I went in today to talk about rearranging my plan. I've had both of my parents on my cell phone plan for the last 4 years, and I know there has to be a better, more cost-efficient way to handle our needs. I've known that the quickest way to chop about 30 bucks is to cancel my dad's phone, and I've known it for a long time. I just haven't been able to do it. Every month, I pay the bill, and I promise that I'll make that change. Yet I don't. It's a promise I never keep. Sure, it's only $30, a drop in the great Cosmic hat, but it could definitely go to use elsewhere. This is logic.

My dad has been in a nursing home for the past two years. We haven't given him a phone for lots of reasons, most of which I'm sure seem heartless to anyone who isn't in our situation but hopefully save everyone the smallest of heartaches and heart attacks. I lied and told him it had been stolen after a hospitalization. It was hard because I'm not one to lie to my dad very often. It was terrible because he's always been able to see through them when I do.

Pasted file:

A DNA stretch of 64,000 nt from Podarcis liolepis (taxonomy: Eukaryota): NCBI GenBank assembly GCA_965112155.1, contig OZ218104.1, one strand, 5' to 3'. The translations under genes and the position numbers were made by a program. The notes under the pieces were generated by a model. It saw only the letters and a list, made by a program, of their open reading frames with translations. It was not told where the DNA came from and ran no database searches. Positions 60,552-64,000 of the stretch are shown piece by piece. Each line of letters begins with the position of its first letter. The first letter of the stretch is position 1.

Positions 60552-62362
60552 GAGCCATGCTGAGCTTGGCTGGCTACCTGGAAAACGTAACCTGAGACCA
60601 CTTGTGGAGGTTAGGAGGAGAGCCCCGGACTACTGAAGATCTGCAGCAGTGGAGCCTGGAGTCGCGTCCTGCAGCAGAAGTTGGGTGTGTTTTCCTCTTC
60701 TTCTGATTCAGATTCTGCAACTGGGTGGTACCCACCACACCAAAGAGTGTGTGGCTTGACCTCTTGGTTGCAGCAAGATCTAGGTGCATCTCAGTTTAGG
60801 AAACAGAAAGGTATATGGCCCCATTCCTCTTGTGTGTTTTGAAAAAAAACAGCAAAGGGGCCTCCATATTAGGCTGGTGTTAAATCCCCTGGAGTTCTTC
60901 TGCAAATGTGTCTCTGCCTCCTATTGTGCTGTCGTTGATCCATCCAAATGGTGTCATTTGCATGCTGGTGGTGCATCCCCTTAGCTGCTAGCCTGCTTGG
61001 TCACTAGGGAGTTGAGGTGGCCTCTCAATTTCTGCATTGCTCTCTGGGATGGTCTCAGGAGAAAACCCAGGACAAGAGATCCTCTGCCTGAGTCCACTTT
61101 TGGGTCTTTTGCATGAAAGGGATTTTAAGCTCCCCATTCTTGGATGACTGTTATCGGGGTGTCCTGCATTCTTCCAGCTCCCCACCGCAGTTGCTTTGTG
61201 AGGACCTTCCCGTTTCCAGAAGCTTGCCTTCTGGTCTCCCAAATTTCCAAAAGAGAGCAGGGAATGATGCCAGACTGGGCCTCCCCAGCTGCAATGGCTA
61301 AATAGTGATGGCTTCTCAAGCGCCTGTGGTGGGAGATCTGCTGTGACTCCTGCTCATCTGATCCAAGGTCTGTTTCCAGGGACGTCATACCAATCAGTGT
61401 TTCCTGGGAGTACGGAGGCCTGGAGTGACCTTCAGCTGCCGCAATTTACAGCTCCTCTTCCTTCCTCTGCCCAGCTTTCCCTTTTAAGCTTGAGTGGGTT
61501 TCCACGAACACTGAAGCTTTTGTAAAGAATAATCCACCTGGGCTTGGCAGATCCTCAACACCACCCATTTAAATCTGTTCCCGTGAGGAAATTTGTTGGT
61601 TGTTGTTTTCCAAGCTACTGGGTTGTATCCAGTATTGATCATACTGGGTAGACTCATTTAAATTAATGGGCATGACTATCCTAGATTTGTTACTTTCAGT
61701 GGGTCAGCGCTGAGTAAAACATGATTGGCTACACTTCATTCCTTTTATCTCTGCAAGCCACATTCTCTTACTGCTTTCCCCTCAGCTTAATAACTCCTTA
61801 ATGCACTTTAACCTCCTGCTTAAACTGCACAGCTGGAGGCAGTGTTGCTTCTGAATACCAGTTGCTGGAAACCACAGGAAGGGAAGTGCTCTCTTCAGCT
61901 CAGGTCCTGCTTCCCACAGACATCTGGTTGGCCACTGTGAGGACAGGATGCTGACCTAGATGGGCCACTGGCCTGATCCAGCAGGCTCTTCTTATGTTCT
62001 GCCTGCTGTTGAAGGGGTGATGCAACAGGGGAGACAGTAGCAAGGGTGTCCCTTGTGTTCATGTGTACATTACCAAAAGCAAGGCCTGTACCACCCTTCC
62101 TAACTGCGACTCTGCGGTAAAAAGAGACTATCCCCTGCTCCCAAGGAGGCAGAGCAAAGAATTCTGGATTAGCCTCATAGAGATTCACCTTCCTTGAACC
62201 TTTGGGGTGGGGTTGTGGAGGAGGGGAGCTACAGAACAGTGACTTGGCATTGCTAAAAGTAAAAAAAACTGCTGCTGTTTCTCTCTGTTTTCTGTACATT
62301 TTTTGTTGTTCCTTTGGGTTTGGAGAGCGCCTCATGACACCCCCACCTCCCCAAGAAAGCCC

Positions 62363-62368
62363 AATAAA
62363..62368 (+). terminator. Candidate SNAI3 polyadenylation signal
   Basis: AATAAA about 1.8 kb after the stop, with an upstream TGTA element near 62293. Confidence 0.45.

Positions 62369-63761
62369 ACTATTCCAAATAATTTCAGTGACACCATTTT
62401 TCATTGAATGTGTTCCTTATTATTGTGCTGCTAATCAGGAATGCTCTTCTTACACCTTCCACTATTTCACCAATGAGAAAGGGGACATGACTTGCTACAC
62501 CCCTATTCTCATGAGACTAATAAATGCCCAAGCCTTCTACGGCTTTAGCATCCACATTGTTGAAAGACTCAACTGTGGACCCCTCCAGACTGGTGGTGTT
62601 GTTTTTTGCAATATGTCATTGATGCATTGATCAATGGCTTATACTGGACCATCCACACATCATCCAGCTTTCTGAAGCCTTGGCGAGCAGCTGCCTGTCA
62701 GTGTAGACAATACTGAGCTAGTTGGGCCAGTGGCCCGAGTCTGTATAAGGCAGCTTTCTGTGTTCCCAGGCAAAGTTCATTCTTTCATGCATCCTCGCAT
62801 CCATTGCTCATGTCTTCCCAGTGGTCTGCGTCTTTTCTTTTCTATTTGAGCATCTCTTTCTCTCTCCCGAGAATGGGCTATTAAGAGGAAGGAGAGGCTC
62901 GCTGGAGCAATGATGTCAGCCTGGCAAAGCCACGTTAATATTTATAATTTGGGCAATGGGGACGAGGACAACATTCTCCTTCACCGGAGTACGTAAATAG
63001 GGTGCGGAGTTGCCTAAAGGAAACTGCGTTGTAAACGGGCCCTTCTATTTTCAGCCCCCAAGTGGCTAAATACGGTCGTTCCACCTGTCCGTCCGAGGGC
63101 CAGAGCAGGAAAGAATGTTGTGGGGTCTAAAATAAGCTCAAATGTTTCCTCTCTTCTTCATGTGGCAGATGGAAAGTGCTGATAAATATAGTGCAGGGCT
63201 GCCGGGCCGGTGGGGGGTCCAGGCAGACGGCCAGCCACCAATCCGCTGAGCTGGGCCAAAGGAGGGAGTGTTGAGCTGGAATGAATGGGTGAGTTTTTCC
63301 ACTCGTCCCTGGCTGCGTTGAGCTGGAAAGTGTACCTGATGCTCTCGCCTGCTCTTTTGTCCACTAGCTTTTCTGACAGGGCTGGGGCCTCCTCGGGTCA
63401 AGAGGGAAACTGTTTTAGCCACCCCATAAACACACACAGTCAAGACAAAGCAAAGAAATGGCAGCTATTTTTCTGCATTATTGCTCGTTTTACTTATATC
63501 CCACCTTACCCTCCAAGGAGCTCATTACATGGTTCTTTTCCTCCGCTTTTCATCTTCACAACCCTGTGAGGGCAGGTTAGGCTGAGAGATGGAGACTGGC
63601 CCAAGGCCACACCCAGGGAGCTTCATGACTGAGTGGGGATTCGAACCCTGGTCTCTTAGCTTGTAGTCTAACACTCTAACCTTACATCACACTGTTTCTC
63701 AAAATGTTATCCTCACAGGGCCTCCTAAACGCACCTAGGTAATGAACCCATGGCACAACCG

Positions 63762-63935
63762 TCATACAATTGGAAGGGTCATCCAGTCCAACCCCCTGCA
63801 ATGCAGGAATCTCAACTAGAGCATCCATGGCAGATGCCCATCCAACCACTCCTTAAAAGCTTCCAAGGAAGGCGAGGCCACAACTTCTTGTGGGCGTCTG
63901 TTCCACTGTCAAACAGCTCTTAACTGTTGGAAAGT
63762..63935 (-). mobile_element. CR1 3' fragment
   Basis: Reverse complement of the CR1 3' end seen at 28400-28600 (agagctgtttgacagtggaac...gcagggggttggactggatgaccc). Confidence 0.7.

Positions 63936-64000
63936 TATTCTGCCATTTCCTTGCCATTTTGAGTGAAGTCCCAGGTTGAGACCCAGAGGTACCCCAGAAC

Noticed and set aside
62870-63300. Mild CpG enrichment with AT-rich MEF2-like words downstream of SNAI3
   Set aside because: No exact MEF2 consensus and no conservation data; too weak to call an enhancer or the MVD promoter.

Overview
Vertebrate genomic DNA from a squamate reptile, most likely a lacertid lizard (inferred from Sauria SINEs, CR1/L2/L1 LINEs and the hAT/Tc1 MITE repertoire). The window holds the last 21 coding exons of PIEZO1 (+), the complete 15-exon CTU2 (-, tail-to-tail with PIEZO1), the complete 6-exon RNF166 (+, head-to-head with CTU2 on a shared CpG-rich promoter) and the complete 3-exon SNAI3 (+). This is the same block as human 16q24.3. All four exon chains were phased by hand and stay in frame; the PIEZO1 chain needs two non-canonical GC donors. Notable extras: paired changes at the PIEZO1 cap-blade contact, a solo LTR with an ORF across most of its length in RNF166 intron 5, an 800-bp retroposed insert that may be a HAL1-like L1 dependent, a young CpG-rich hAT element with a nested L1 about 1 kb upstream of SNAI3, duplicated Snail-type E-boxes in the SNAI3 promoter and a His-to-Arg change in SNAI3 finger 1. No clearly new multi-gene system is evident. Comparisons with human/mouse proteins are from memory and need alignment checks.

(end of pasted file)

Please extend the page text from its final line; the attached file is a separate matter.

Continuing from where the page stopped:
I confessed to a friend last weekend that I'd been paying the bill even after he went into the nursing home. This is not logic. She wasn't shocked, but it's been in my mind since then, wriggling worm-like, begging the question of why.

I don't know why. There is not a sane or logical or remotely understandable reason to keep it. If this were happening to anyone else, my dad would've already scolded me into cutting that cost months ago, telling me to "toughen up" and "let it go". But it is happening to my dad, and as I've learned, outlooks and opinions change drastically when he's at the center of them.